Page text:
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Hosanna House Zoning Hearing is Thursday

Catholic Charities of Baltimore officials will ask for several special exceptions so they can proceed with the Edgemere proposal.

Hosanna House Zoning Hearing is Thursday

A zoning hearing for a proposed permanent housing program for the homeless, planned for the Edgemere community, will be held Thursday in Towson.

The meeting will be held at 10 a.m. in room 205 of the Jefferson Building, 105 W. Chesapeake Ave.

Catholic Charities of Baltimore has proposed using the former St. Luke's Catholic Church's convent on Lodge Farm Road as a permanent housing program for 14 homeless individuals.

The proposal has met with considerable opposition from area residents, who do not want such a program on the same campus as a preschool and St. Luke's Place, a housing complex for senior citizens.

Originally proposed for men of all ages and then men ages 60 and older, Catholic Charities officials have once again changed the scope of the proposed program.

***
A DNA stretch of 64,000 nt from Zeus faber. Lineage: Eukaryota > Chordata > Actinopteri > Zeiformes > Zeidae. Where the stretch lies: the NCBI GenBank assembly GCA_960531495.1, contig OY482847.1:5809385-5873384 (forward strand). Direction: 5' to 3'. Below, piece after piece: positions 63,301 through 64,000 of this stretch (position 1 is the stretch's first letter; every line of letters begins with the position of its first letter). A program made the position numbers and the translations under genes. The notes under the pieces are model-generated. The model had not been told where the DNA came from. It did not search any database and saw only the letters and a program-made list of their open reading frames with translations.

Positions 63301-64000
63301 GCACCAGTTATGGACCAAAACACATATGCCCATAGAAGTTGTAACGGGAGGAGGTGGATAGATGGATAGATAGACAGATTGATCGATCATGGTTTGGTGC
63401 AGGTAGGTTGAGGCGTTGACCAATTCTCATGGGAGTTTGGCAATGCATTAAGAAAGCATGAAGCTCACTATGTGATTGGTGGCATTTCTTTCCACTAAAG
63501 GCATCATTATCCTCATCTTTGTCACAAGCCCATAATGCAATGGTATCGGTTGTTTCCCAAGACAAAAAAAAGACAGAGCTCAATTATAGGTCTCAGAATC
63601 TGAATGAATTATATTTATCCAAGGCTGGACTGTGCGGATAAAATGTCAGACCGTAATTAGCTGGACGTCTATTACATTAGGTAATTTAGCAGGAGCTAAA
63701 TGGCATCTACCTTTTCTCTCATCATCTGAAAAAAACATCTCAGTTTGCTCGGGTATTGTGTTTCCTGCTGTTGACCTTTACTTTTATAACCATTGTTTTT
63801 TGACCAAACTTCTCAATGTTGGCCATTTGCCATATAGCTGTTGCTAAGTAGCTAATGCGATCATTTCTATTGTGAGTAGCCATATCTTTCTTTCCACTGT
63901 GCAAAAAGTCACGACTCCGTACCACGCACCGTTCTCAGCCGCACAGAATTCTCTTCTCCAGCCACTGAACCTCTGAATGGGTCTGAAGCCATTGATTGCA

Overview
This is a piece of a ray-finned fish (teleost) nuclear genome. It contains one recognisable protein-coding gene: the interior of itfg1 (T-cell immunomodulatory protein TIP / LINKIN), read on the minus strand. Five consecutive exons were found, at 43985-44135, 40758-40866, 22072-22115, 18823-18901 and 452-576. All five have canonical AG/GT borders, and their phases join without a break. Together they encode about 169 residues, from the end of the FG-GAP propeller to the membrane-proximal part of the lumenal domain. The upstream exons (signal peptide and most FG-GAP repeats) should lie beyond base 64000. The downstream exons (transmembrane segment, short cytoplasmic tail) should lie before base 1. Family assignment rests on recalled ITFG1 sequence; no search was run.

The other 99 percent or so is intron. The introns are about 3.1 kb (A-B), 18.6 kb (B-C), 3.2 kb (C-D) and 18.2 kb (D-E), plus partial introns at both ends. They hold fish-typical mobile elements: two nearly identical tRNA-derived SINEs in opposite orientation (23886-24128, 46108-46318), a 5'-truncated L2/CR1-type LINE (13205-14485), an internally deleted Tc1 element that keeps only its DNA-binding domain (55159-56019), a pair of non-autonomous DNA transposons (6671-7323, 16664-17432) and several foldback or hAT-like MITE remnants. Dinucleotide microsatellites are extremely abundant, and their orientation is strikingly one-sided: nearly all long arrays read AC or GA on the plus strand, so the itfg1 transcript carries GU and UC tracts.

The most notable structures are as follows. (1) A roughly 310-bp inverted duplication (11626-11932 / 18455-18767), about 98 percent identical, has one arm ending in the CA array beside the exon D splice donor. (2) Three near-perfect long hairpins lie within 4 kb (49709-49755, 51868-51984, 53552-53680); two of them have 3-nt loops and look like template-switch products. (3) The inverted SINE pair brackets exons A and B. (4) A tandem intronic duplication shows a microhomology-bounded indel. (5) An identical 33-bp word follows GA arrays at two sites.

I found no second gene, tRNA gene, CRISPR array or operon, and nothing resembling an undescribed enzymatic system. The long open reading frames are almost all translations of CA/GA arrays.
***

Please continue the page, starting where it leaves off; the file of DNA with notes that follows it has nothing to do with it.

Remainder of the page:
In a notice to St. Luke's Place residents dated Jan. 16, Catholic Charities officials announced that the program would proceed with the focus of serving "vulnerable adult women."

"Applicants for residency in the building will be subject to criminal background checks which will include screening for sex offenses," the notice stated. "The Baltimore County Zoning Hearing for the projected change in use remains scheduled for Jan. 31, 2013. We will notify you of any changes as they occur."

Catholic Charities officials are asking for several variances from the property's current zoning, including the requests to use the convent building as a boarding or rooming house and an exception from the rule that the program's participants would meet the definition of a "family."

Officials are also prepared to provide only six parking spaces instead of the required 16, and they want those six spaces to come from the 70 spaces already allotted to the senior housing complex.

Area residents say that, in addition to concerns about the safety and well-being of senior citizens and small children, the placement of the program in the peninsular community without public transportation makes no sense.

In a couple of public meetings held so far, residents have said without services like transportation, local jobs, job counseling and training and similar programs, Hosanna House participants would have to be transported to all programs and services offered to participants.

"It makes no sense to have that here in our community," one resident said at a previous meeting. "Why not have the shelter closer to where all of these services will actually be provided?"

For more information about the zoning hearing, call 410-887-3391.

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